Ward has written a paper entitled Kick-Starting the Mortgage Market which is being sent to key government figures.
Recommendations contained in the paper include the need for the government to move away from fo-cusing on funding models and instead provide support at the mortgage level.
Ward argues that government guarantees on mortgage lending between 75% LTV and 95% LTV would work because both the lenders involved and the government would have an interest in minimising risk on the loans.
He also wants to see the current surplus of mortgage-backed securities being removed from the system in order to set what he calls proper values for new issues.
Ward said: “Some good thoughts have emanated from the Bank of England and the Treasury but there is a risk these institutions will get bogged down in minor operational details.
“We should not try to fix banking, instead we need solutions that put money directly into the hands of aspiring home buyers and struggling owners.”
He added: “By attaching a guarantee to mortgages we can move away from worrying about whether banks should be assisted and look towards a more holistic approach to helping our ailing economy.”
Meanwhile, Exact believes one solution is for the government to reinstate local authority mortgage lending, which it believes would kick-start local markets and take the pressure off high street banks.
It has generated a discussion document arguing that specialist lenders should white label mortgage origination for councils.
Exact is currently lobbying the government to divert its funding to reinvigorate local authorities as a force in the mortgage market.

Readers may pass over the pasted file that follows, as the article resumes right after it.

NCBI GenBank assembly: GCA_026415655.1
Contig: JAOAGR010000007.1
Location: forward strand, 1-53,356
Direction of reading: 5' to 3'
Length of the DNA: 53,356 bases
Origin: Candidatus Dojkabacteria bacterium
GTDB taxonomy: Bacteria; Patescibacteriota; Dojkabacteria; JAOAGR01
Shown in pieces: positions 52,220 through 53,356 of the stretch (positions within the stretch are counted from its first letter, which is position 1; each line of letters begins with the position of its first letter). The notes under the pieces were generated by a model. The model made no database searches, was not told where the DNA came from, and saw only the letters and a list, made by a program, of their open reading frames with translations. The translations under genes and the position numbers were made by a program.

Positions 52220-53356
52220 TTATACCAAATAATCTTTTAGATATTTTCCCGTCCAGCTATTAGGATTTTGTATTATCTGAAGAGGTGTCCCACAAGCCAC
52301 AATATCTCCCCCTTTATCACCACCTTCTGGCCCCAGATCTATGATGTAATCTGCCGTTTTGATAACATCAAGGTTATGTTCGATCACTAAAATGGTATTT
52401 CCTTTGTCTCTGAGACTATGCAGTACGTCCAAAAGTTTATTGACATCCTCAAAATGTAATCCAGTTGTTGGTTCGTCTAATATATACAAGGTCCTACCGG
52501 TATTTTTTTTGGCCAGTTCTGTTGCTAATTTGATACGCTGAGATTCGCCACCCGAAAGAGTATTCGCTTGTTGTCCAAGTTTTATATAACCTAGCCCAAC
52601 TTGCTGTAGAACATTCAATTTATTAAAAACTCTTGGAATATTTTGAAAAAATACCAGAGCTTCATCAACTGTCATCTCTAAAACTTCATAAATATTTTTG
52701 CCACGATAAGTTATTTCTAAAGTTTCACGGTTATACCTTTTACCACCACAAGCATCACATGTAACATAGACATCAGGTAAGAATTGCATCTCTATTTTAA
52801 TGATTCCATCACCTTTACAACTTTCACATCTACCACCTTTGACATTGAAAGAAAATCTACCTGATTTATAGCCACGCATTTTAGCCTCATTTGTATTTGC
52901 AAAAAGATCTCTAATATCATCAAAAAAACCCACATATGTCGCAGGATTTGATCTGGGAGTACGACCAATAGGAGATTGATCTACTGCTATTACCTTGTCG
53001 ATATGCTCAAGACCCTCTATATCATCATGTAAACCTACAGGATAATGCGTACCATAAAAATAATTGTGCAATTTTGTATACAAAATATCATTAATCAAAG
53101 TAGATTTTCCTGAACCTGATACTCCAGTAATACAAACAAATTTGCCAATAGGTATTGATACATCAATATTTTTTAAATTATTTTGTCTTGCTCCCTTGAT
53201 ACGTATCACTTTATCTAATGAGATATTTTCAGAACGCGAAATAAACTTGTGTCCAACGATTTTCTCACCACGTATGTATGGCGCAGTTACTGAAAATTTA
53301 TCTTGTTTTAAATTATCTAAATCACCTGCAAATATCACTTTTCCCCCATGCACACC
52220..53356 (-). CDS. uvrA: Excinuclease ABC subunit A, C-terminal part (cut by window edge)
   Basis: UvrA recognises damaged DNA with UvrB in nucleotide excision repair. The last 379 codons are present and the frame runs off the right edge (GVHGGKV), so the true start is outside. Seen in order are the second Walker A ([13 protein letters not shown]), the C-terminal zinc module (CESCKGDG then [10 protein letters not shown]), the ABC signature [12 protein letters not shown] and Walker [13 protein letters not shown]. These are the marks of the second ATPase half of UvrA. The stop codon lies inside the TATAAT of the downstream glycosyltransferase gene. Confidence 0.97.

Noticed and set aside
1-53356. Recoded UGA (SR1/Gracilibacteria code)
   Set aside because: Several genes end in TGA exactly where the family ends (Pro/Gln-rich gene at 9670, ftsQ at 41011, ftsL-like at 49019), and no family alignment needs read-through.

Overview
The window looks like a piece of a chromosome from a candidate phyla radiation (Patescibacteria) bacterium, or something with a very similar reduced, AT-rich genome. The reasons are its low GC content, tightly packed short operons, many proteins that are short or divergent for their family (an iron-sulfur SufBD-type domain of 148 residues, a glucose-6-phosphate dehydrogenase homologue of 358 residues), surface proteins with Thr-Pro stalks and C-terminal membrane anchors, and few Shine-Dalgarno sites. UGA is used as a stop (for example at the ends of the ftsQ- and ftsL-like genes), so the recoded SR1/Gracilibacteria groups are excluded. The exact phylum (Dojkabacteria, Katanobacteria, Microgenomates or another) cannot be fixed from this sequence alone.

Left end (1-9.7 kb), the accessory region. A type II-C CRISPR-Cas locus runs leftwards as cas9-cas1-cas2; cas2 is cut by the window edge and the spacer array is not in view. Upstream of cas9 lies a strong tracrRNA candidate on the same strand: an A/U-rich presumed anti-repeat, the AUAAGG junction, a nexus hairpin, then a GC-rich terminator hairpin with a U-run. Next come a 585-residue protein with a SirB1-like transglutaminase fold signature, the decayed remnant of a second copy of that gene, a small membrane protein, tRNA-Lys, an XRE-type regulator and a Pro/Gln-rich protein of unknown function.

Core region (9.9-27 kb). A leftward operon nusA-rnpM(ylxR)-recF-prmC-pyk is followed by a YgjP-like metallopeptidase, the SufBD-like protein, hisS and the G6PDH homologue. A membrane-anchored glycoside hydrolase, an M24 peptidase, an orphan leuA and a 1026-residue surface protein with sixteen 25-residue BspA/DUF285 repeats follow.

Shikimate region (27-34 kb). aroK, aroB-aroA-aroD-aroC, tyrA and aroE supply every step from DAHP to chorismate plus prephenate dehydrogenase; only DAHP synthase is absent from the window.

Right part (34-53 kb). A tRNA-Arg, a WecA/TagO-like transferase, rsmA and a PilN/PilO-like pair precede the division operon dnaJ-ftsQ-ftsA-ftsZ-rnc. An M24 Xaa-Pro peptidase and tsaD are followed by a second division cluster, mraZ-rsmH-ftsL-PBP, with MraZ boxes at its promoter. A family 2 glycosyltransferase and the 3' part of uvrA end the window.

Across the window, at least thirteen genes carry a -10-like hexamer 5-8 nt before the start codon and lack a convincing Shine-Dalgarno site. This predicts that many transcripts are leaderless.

It says the interest rate below which local authorities are prohibited from lending, the Standard National Rate, was set too high to make council mortgages competitive with private sector lending. But the SNR has now fallen to 3.93% – its lowest ever level.
Alan Cleary, managing director of Exact, said: “Reinstating local authorities as mortgage lenders would mean the government could bypass banks’ red tape and get cash back in the hands of individuals who want to buy houses.
“The government is relying too heavily on one part of the mortgage market – the big high street banks.”
Cleary says these banks can’t afford to lend because there is too much damage to be repaired first.
He added: “The government is ignoring a significant part of the mortgage market, which is littered with specialist lenders paralysed by the lack of wholesale funding.
“If it is serious about boosting the cash available to borrowers, why doesn’t it give some of its billions to local authorities that could lend to consumers using specialist lenders’ origination expertise? This would put taxpayers’ cash directly into the hands of people who will spend it.”
Birmingham City Council has announced plans to set up a Bank of Birmingham which would offer loans and banking services to local people and businesses.
A spokesman for the council said: “Plans for a bank are in the pipeline and one of the products we are considering is a mortgage.
“Our local market needs to be stimulated but we are still looking into whether a local bank would be the best way to achieve this.”